In 1961, archaeologist William T. Sanders traveled to México’s Teotihuacán Valley to film a documentary based on his 1957 Harvard dissertation. The film, Land and Water: An Ecological Study of the Teotihuacán Valley of México, provides an invaluable snapshot of agricultural and land-use practices in the area just prior to the urban explosion of México City.
Sanders documented peasant farmers using masonry dams, canals, and splash irrigation; women and children washing clothes at a nearby spring; and the many uses of the native maguey plant. Cultural conservation was not the intention of the original film, but it is a sobering reminder of how quickly traditional landscapes and cultural adaptations vanish when sustainability is ignored.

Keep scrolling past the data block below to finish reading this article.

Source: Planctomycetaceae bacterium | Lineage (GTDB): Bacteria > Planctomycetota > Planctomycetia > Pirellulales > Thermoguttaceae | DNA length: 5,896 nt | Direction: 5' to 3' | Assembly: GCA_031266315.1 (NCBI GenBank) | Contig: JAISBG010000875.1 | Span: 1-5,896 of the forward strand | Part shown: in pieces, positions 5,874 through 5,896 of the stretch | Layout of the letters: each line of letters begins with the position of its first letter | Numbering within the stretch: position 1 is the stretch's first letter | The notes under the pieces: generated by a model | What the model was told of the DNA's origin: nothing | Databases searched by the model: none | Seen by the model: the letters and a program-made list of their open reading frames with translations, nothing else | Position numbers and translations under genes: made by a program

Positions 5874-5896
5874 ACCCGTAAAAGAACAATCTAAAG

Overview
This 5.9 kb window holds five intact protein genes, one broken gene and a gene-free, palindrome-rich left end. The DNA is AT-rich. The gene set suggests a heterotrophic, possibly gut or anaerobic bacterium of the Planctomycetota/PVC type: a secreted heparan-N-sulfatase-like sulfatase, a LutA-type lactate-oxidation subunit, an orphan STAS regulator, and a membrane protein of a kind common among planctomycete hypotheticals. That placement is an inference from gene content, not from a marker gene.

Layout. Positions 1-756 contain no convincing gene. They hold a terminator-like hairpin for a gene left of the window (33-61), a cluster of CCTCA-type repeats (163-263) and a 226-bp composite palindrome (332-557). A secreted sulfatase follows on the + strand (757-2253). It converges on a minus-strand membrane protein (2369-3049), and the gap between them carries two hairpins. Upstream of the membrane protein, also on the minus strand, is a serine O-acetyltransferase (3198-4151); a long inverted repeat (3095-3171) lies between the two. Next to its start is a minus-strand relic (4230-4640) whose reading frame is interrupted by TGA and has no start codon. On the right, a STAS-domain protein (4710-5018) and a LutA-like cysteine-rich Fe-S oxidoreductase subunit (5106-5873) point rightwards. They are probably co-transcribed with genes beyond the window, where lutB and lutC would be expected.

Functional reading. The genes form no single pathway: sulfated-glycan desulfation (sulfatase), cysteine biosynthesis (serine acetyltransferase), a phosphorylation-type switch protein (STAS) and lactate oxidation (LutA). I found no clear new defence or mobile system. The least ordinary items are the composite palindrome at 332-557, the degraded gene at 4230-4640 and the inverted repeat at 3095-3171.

LAND AND WATER REVISITED consists of 1) a look at what the original film captured; 2) a comparison of the old footage with the valley today; and 3) how researchers are currently studying the effects of urbanism in the Teotihuacan Valley. The film will be a modern and tangible view of the effects of unchecked and unregulated growth.
For more information visit the Land and Water Revisited website.